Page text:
Arab-Israeli Knesset Members (MKs) have reacted to the results of yesterday's General Election in Israel by vowing to fight any new government led by Benjamin Netanyahu. With 95 per cent of the votes now counted, the Hadash-Ta'al alliance has won six seats and the Ra'am-Balad alliance has won four, bringing the total for the former Joint List parties to ten.
Yesterday was a stressful day for the predominantly Arab-Israeli parties, as they tried frantically to rally Palestinian voters, many of whom chose to boycott the election or stay at home. This low voter turnout was compounded by foul play by Netanyahu's Likud party, which distributed over 1,000 body cameras to party activists to spy on voters in Palestinian towns.
MEMO today spoke to MK-elect Ofer Cassif, Hadash's only Jewish candidate who is placed fifth on the party's slate. "We haven't discussed this yet within the party but as far as I am concerned we are going to call for an investigation into the incident," replied Cassif when asked about the reports of Likud body cameras. "According to [Israeli] media there were something like 1,300 body cameras found in Arab towns, and I think the real incentive behind this move was not to take pictures or videos of voters — because it was easy to discover the cameras — but rather to spread fear among [Arab-Israeli] voters. This is in absolute contradiction of fair elections, so I think it must be investigated and perhaps some ballots ought to be recounted."
Asked about Hadash-Ta'al's performance, Cassif admitted that the alliance had hoped for better: "As far as we're concerned the results are quite good [but] they could have been better and we wish that they were, but six seats is not bad." Personally, he said that the party could have won eight Knesset seats. "However, on the whole it's not that bad given that until 16:00 the turnout among Arab voters was very low and we were very concerned."
Cassif also spoke about the overall result of the election, which indicates that Netanyahu will be tasked with forming the new government. He labelled the outcome "horrific", stressing that Netanyahu has been "the worst" prime minister ever. "He is neo-liberal, racist, almost fascist, and the government he is going to form will be even more right-wing than his current government. I'm concerned to say the least that the occupation [of Palestinian territories] is not only going to continue, but is also going to be even more vicious than it is currently."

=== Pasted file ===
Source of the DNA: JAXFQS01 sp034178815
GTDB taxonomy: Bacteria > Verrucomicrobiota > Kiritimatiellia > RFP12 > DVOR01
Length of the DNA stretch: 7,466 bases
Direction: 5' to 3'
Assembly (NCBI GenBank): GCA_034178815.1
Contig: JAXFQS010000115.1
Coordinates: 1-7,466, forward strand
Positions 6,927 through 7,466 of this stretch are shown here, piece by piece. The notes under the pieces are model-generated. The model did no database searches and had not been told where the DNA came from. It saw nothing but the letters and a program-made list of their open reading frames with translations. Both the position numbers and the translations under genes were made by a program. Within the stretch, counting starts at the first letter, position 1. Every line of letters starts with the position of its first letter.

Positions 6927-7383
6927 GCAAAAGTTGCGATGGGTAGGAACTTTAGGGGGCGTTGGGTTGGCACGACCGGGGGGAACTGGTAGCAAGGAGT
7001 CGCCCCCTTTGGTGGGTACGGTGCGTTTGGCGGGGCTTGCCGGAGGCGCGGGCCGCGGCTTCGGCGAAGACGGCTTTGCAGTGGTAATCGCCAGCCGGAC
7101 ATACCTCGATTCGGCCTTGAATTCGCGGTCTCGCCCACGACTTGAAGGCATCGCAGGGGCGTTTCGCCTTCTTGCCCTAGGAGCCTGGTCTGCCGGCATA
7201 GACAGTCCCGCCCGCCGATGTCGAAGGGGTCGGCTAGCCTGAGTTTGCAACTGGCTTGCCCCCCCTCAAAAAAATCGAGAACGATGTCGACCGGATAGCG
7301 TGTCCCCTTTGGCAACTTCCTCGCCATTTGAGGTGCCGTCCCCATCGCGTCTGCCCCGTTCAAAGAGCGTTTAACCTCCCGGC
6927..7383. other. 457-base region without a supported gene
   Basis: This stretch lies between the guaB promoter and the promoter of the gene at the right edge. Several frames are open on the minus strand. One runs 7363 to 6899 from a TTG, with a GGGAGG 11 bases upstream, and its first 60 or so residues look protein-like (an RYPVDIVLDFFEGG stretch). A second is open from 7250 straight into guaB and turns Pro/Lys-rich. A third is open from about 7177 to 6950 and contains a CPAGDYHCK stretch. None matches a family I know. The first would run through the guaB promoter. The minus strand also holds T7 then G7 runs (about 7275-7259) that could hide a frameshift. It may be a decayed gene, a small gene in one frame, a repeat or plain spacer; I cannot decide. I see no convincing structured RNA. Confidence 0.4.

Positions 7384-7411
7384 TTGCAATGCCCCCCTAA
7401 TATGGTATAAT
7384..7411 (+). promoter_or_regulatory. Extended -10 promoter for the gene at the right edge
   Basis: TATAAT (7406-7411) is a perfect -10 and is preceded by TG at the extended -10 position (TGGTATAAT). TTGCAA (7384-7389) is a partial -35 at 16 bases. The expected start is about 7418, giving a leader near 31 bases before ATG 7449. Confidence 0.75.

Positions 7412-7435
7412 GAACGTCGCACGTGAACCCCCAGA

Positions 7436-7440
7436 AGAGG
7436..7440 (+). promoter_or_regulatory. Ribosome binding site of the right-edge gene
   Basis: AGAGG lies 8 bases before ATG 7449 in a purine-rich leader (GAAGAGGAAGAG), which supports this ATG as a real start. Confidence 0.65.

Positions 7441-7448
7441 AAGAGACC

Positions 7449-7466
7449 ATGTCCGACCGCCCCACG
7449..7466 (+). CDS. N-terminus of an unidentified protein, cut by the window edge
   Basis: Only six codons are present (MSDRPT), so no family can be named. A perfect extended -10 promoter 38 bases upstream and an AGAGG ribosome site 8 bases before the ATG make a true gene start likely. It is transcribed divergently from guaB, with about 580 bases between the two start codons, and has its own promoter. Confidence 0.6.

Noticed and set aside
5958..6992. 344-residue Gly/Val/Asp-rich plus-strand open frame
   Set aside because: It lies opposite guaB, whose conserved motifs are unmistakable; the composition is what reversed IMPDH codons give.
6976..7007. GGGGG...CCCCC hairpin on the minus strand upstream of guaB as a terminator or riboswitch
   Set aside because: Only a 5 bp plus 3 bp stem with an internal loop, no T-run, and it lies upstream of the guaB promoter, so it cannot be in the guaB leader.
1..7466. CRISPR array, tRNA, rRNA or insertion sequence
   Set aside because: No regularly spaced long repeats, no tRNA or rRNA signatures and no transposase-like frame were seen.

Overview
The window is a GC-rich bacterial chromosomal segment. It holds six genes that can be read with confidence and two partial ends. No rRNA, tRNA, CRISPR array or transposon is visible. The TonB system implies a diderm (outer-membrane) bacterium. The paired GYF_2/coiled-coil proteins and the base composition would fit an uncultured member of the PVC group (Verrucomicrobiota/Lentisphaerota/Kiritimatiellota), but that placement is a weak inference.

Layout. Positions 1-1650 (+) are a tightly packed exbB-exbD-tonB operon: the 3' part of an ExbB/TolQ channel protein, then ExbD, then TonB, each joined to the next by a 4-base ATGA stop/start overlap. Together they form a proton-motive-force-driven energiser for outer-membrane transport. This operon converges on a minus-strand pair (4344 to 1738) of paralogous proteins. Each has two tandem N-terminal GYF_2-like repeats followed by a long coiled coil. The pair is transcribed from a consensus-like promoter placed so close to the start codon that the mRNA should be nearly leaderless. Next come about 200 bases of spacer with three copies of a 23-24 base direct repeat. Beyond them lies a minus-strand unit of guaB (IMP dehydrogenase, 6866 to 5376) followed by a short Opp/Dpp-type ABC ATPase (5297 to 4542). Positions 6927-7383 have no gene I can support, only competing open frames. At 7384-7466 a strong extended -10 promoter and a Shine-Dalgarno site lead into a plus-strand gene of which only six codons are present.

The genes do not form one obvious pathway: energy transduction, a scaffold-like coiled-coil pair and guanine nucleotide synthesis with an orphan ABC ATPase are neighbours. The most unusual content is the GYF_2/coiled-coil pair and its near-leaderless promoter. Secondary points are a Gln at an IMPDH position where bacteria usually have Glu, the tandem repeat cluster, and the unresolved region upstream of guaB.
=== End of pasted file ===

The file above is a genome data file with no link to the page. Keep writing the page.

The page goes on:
MK-elect Yousef Jabareen – who is sixth on the Hadash-Ta'al slate – echoed Cassif's statement. "It's a deep disappointment that Israeli voters did not choose to end Netanyahu's rule. His successive governments have adopted racist policies and legislation, as well as deepening the occupation of the Palestinian territories and expanding the illegal Israeli settlements [there]."
Jabareen explained that the international community should know that without recognising the right of the Palestinian people for self-determination, there can be no peace in the region. "Netanyahu's promises will prove to be as dangerous as they sound. We now face the very real possibility of the full and illegal annexation of the West Bank; this should scare everyone deeply. The re-election of Netanyahu should be an alarm bell for supporters of peace globally, before it's too late."
Speculating as to why the Israeli electorate decided to support Netanyahu once again, despite the myriad corruption investigations pending against him and his increasingly right-wing agenda, Jabareen said that Benny Gantz's Blue and White party did not present a real, alternative voice that supported equality for all in Israel or a two state solution. "This has led the public to stick to the original right-wing Likud Party."
Over the past few months Gantz emerged as Netanyahu's main election rival, posing the only serious challenge to the incumbent Prime Minister. However, commentators have seen his vow to work only with "Jewish and Zionist" parties as evidence that he too has bought into the anti-Palestinian rhetoric espoused by the right-wing, thus failing to challenge the status quo or consider working with the predominantly Arab-Israeli parties to oust Netanyahu.
As the final votes are released and Netanyahu attempts to form a government, the centre-left parties, including Blue and White and the Hadash-Ta'al alliance, among others, will need to decide how best to tackle the challenges that lie ahead under another Likud-led government. "We have to be prepared for another very bad time," concluded Cassif, "but I assure everyone who supported us that we are going to bring a real fight to these people."